I`d like to change the language of git (to english) in my Linux installation and couldn´t find the settings. How to do it?
Add these lines to your
~/.bash_profile to force git to display all messages in English:
# Set Git language to English #alias git='LANG=en_US git' alias git='LANG=en_GB git'
The alias needs to override
LC_ALL on some systems, when the environment variable
LC_ALL is set, which has precedence over
LANG. See the UNIX Specification - Environment Variables for further explanation.
# Set Git language to English #alias git='LC_ALL=en_US git' alias git='LC_ALL=en_GB git'
In case you added these lines to
~/.bashrc the alias will be defined when a new interactive shell gets started. In case you added it to
~/.bash_profile the alias will be applied when logging in.
If you just want to have one command in english instead you can just write
LC_ALL=C before the command, for example:
LC_ALL=C git status
will result in
# On branch master nothing to commit, working directory clean
The locale as used in
C is English and always available without installing additional language packs
To change it for the whole current bash session just enter
To change it for example to german enter
Accept-Languageheader which indicates the user's preferred languages defined by
This gives git servers a chance to display remote error messages in the user's preferred language.
localization of command-line messages (i18n) 258 3.6%
Of course, since 2010, as
Before strings can be translated they first have to be marked for translation.
Git uses an internationalization interface that wraps the system's
gettextlibrary, so most of the advice in your gettext documentation (on GNU systems
info gettextin a terminal) applies.
In place since git 1.7.9+ (January 2012):
gettextto translate its most common interface messages into the user's language if translations are available and the locale is appropriately set.
Distributors can drop new
po/to add new translations.
So, if your update has mess up the translation, check what
See, for instance, "Locale Environment Variables"
A locale is composed of several locale categories, see Aspects. When a program looks up locale dependent values, it does this according to the following environment variables, in priority order:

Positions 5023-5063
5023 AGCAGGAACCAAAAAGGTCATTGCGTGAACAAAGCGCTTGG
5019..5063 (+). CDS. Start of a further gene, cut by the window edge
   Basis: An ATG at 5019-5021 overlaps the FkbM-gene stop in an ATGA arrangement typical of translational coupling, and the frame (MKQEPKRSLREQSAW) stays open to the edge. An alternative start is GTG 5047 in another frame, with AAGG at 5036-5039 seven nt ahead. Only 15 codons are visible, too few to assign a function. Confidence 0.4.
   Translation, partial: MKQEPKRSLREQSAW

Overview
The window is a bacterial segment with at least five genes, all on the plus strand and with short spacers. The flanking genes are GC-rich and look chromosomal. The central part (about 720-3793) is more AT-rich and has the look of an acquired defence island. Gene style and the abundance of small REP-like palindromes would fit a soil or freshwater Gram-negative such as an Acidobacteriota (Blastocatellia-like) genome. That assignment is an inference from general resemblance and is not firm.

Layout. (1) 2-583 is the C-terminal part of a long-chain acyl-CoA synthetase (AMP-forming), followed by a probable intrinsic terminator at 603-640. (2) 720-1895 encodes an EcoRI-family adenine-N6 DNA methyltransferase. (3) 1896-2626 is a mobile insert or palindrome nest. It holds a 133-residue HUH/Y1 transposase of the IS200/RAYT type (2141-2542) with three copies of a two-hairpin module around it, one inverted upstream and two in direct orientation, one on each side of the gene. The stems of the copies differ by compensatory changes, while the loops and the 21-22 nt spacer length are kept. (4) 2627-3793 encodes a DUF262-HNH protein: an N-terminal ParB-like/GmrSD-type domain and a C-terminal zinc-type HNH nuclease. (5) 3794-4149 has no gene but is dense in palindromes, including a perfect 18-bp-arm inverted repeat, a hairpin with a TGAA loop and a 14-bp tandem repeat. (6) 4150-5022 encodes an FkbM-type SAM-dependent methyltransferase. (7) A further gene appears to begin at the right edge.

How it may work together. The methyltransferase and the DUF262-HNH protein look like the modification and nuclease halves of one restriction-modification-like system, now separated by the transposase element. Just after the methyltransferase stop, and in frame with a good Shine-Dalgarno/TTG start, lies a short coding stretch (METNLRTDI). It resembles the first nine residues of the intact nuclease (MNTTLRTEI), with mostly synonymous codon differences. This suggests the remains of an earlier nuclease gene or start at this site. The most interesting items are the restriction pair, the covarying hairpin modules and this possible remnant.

LANGUAGE LC_ALL LC_xxx, according to selected locale category: LC_CTYPE, LC_NUMERIC, LC_TIME, LC_COLLATE, LC_MONETARY, LC_MESSAGES, ... LANG
Variables whose value is set but is empty are ignored in this lookup.
LANGis the normal environment variable for specifying a locale. As a user, you normally set this variable (unless some of the other variables have already been set by the system, in
/etc/profileor similar initialization files).
LC_MESSAGES, and so on, are the environment variables meant to override
LANGand affecting a single locale category only.
For example, assume you are a Swedish user in Spain, and you want your programs to handle numbers and dates according to Spanish conventions, and only the messages should be in Swedish. Then you could create a locale named ‘
sv_ES’ or ‘
sv_ES.UTF-8’ by use of the
localedefprogram. But it is simpler, and achieves the same effect, to set the
sv_SE.UTF-8; these two locales come already preinstalled with the operating system.
LC_ALLis an environment variable that overrides all of these. It is typically used in scripts that run particular programs. For example, configure scripts generated by GNU
LC_ALLto make sure that the configuration tests don't operate in locale dependent ways.
Some systems, unfortunately, set
/etc/profileor in similar initialization files. As a user, you therefore have to unset this variable if you want to set
LANGand optionally some of the other
GIT defaults to english if it cannot find the Locale language.
So if you want GIT to be in english, just sabotage the language file that it is running with. In my case it was always running with german (ie: de.msg).
If I deleted it or renamed the it, then it defaulted to english.
Here I renamed the file